In the early 00’s the DC Department of Corrections closed their Lorton detention facility in Northern Virginia and returned the property, which included 4000 acres of hilly dairy farm land, to Fairfax County to redeploy for public use. The county wisely decided to take full advantage of this opportunity to build a high school, an equestrian park, a museum, an athletic complex, an arts center, and a high-end municipal golf course. With close to 300 acres at his disposal Bill Love, an accomplished designer with an environmentally sensitive approach to course design, was asked to oversee the project and he put together what has turned out to be one of the real gems in the Washington Metro area.
The golf course he created has stunning aesthetic beauty combined with challenging strategic design and will provide you with an afternoon of sheer golf delight. Standing on many of the tees you cannot help but stop to appreciate how the holes gently follow the natural flow of the land bringing your attention the sheer beauty of nature’s features therein. This would be a particularly inspiring experience in October with a little leaf color and a slight chill in the air.
The course is built to the top specifications featuring generous bent grass rolling fairways in impeccable condition, over 100 bunkers in places that make you think and think again, rough that will take control out of your hand on recoveries, and firm and fast greens with plenty of interesting contours to consider.
On many holes you just have to scratch your chin and ponder the possibilities before you decide how you are going to play effectively. The county has committed serious budget money to keep this in top flight condition so the consistency of this experience is gratifying. Golfweek Magazine recently put this course as #13 in their list of top municipal courses in the country. The top 15 on that list include Bethpage Black, Chambers Bay, Torrey Pines, TPC Scottsdale, and Harding Park. Pretty heady company for our local muni, huh? Based on this pedigree the USGA held their 2013 Public Links Championships at Laurel Hill.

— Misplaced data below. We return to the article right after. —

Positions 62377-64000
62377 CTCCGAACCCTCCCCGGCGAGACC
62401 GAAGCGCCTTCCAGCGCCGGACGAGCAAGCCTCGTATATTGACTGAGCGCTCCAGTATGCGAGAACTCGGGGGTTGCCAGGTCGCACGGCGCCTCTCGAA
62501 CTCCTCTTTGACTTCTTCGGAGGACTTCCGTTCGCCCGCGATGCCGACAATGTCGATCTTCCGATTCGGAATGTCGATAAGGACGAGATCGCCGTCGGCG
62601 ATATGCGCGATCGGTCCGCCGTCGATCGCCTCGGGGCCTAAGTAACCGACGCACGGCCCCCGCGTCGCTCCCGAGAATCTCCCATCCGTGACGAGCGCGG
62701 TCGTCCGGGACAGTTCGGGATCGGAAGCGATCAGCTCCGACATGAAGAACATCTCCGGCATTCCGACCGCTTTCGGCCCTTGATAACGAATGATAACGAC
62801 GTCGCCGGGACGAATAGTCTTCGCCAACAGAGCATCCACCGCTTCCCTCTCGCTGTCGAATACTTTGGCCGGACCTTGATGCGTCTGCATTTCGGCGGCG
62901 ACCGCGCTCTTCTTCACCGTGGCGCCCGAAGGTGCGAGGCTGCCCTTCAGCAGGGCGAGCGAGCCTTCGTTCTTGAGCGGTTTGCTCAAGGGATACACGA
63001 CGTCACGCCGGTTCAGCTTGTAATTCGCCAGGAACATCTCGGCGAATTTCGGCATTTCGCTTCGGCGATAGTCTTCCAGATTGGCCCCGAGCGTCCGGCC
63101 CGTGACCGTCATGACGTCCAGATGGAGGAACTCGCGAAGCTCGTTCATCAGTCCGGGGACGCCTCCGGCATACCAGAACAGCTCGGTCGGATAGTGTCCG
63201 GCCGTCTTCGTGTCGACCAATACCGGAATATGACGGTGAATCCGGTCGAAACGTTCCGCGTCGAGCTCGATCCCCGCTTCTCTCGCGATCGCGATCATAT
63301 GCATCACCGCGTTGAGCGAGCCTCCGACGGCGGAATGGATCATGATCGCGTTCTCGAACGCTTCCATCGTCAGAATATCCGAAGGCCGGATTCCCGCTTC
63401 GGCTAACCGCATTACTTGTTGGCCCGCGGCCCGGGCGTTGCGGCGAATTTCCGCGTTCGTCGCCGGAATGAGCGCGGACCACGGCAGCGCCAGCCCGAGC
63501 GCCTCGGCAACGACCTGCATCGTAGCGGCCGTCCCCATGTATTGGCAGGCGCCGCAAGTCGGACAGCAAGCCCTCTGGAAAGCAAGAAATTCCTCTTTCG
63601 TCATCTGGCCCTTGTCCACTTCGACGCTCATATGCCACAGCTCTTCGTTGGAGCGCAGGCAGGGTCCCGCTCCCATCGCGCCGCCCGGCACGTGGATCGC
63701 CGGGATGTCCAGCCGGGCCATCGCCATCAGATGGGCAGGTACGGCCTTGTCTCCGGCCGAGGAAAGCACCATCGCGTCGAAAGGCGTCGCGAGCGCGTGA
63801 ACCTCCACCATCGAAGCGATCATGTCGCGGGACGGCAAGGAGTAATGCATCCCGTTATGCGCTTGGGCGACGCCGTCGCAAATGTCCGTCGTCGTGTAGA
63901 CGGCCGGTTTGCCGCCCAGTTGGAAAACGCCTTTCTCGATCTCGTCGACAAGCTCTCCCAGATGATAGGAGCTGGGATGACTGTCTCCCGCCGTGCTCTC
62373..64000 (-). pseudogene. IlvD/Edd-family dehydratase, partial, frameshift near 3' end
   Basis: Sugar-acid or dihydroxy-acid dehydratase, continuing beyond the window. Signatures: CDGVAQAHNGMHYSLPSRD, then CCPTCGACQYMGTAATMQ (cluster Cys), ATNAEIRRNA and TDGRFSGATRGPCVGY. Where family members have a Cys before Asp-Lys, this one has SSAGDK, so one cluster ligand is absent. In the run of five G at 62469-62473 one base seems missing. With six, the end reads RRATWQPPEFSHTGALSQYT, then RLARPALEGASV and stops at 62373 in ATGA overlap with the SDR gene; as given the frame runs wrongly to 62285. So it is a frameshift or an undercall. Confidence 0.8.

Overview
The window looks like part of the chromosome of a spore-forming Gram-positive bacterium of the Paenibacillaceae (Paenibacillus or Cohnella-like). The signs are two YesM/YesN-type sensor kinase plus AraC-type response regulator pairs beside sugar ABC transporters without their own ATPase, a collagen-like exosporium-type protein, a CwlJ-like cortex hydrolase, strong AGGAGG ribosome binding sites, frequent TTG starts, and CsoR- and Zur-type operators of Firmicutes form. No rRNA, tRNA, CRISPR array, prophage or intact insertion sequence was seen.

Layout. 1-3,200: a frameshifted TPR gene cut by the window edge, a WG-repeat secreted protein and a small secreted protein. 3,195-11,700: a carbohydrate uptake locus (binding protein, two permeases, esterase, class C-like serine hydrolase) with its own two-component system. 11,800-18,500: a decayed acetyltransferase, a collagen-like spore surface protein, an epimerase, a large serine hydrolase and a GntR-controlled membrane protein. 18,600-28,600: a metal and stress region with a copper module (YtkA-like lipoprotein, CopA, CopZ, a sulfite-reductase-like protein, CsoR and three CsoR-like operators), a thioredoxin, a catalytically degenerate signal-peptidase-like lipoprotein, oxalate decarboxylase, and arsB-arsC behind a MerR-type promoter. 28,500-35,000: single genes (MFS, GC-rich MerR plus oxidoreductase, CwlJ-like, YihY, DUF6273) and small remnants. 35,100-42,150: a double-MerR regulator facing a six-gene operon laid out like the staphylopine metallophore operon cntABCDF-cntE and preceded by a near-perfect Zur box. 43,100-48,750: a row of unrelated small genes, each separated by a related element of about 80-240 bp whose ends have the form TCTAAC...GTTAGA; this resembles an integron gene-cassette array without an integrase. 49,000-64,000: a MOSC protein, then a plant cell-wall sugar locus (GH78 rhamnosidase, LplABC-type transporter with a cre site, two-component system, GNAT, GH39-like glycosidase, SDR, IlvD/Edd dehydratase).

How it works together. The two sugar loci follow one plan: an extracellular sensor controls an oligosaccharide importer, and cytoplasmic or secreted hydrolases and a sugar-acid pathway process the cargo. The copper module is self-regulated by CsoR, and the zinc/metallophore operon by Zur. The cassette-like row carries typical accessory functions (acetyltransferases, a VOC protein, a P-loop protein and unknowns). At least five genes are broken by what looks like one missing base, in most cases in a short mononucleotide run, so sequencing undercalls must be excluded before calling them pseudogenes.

What I like the most about what Love has done is the variety in the types of holes he presents. The par 71 is not because of only 3 par fives-it is because of 5 par threes and these are some of the most interesting visuals of the day. You have monster par 4s that are 425 to 450 yards and uphill to boot. You have reachable Par 5s under 500 yards with major decision making parameters. Two par threes under 150 and three par threes between 180 and 210.
There are steep uphill approaches, dramatic two-club less downhill shots, forced carries over environmental areas, and just some of those approaches where you have to slip it between the this bad thing and that. Every club in your bag will be dirty when you are done-the variety of shots you are going to be asked to hit will run the full gamut.
In general the driving areas are wide, but the preferred areas are always cordoned by bunkers or bordering angular topographies. On a number of the doglegs it is nests of bunkers that are your no-no not trees but trees do frame many of the landing areas and generally define the line of the holes.
The greenside bunkering is very imaginative-often nested to one side to force you to work the ball into a green set on the diagonal line of the green. The greens themselves have lots of segmentation and tiering so you have to be careful to recognize where the pin is located and where the prevailing slope goes to keep your ball under the hole. There is not much overt water in play but there are some moist ditches and adjacent environmental areas that can lead to double bogies. Both nines end with a short par five that has real visual and strategic interest. This gives you a chance for redemption or damnation at the end of each side.
The entire facility is done to high standard. The clubhouse is small but well appointed and functional. The grass driving range is very roomy and has the same bent grass the course. The pitching and putting areas have much of the course feature so you can practice the things you will be called on to play during your round. For a municipal fee course price you are really getting a high-end golf product. This is a must play and needs to be on your short list.
Architects: Bill Love (2005)
Tee Par Rating Slope Yardage
Blue 71 73.3 142 6730
White 71 71.7 139 6386
(Click to see complete Laurel Hill hole-by-hole descriptions)